BOSTON — A Massachusetts moving and storage company reached an agreement Thursday with federal prosecutors to pay a U.S. soldier $60,000 for auctioning off the contents of his storage unit while he was deployed overseas without first obtaining a court order.
According to a news release from the U.S. Attorney’s Office for the District of Massachusetts, PRTaylor Enterprises, a Billerica-based company doing business as Father & Son Moving & Storage, violated the Servicemembers Civil Relief Act (SCRA) when it sold the contents of the unit. The possessions were owned by Technical Sgt. Charles Cornacchio, who was deployed to Qatar in February 2019, according to Military.com.
In July 2019, Father & Son auctioned Cornacchio’s stored belongings, according to a federal lawsuit.
According to the complaint, Cornacchio’s possessions that were sold included military gear and mementos that had belonged to a cousin who was killed while deployed in Afghanistan, his grandfather’s military service medals and all of his household furnishings and personal photographs.
Under the SCRA, financial and housing protections are provided to members of the military while they are on active duty. One provision requires that anyone holding a lien on the property of a military service member must obtain a court order before auctioning, selling or disposing that person’s property.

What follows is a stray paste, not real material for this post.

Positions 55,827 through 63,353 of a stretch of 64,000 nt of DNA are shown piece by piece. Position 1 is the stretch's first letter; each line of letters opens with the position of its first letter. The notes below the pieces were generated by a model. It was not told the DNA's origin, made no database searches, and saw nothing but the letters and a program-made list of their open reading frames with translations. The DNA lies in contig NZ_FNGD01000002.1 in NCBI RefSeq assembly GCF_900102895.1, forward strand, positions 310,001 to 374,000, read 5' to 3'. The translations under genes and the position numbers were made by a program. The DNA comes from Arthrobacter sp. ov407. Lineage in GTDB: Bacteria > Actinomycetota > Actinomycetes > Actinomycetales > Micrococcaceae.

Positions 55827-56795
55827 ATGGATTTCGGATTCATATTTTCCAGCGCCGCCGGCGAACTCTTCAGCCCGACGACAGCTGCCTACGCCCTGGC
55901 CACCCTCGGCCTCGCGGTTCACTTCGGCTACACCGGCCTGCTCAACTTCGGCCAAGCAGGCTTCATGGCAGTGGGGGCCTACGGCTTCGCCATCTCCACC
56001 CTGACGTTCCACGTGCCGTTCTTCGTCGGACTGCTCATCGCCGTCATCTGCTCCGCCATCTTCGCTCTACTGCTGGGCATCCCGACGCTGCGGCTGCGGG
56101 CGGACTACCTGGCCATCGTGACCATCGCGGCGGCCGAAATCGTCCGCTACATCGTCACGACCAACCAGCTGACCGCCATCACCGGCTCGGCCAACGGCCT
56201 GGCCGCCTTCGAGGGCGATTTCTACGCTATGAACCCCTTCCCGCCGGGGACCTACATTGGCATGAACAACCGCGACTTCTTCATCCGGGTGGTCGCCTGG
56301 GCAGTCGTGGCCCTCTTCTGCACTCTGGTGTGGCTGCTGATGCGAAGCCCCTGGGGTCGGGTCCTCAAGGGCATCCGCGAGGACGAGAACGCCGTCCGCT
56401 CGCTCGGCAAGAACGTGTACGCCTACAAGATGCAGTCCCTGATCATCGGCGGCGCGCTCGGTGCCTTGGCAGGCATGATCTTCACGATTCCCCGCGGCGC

Prosecutors said Father & Son knew Cornacchio was in the military and deployed abroad, adding that he was even in uniform at the time company movers came to remove his belongings, Military.com reported.
Father & Son, in addition to paying the $60,000 to Cornacchio, will pay the U.S. government a $5,000 civil penalty, according to the news release.
According to a lawsuit, Father & Son had sent mail indicating the technical sergeant owed money to his previous address at Hanscom Air Force Base in Bedford, Massachusetts, WFXT reported. However, the soldier did not receive it in Qatar until nearly a month after his possessions had been sold, the television station reported.
“It is wrong to auction off the possessions of a service member who is serving our country overseas,” acting U.S. Attorney Nathaniel R. Mendell said in a statement. “The law protects servicemembers from this kind of mistreatment -- they have more important things to worry about when they are overseas risking their lives to protect our nation.
“We will enforce the rights of our military members aggressively and hold accountable people who violate the SCRA.”
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